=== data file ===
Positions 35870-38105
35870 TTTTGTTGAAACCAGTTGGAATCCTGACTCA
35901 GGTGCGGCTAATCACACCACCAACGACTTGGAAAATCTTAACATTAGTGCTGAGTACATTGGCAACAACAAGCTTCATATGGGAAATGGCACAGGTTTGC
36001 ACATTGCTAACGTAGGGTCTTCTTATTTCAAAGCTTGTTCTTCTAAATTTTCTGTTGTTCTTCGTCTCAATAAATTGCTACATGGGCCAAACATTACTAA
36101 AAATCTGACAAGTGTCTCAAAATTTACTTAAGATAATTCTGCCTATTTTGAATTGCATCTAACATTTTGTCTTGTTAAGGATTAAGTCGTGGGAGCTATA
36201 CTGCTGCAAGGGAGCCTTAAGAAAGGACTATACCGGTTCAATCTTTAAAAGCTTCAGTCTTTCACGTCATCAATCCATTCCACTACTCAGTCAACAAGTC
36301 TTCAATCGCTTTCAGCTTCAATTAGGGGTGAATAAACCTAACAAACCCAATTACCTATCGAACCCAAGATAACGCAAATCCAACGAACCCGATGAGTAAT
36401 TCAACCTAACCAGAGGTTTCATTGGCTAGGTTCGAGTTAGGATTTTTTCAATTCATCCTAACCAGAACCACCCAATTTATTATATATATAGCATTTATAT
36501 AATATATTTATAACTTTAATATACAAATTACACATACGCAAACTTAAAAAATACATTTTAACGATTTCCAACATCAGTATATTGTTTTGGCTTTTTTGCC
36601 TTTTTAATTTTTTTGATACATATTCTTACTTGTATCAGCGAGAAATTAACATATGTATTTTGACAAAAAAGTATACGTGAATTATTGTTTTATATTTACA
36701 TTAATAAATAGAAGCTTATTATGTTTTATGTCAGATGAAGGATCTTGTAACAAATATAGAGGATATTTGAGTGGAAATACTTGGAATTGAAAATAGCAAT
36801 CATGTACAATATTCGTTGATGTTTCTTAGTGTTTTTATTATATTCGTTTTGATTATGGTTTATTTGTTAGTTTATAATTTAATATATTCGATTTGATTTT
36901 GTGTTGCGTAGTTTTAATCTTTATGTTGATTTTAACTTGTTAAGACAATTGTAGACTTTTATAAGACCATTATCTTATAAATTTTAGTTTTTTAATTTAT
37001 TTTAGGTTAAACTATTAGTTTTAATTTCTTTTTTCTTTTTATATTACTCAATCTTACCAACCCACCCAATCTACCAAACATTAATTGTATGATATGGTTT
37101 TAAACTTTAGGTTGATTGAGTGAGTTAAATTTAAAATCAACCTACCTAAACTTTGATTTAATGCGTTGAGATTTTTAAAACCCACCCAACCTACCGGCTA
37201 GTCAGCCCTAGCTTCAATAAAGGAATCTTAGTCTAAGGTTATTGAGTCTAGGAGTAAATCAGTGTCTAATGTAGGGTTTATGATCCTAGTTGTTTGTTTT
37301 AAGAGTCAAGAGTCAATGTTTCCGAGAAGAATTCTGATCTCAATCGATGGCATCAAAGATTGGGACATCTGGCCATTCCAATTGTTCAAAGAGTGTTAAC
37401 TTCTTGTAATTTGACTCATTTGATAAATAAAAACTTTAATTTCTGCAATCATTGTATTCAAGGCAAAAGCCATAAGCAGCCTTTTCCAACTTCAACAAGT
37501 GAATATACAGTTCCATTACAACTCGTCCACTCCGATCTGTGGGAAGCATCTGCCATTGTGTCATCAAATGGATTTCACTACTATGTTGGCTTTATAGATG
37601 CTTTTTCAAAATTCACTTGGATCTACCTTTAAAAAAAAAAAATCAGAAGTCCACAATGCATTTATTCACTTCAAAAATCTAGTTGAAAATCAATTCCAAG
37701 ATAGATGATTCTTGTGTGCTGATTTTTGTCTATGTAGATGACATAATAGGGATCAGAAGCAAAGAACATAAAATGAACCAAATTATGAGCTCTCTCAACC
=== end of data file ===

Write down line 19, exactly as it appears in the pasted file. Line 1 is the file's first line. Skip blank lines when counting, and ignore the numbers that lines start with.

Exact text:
37501 GAATATACAGTTCCATTACAACTCGTCCACTCCGATCTGTGGGAAGCATCTGCCATTGTGTCATCAAATGGATTTCACTACTATGTTGGCTTTATAGATG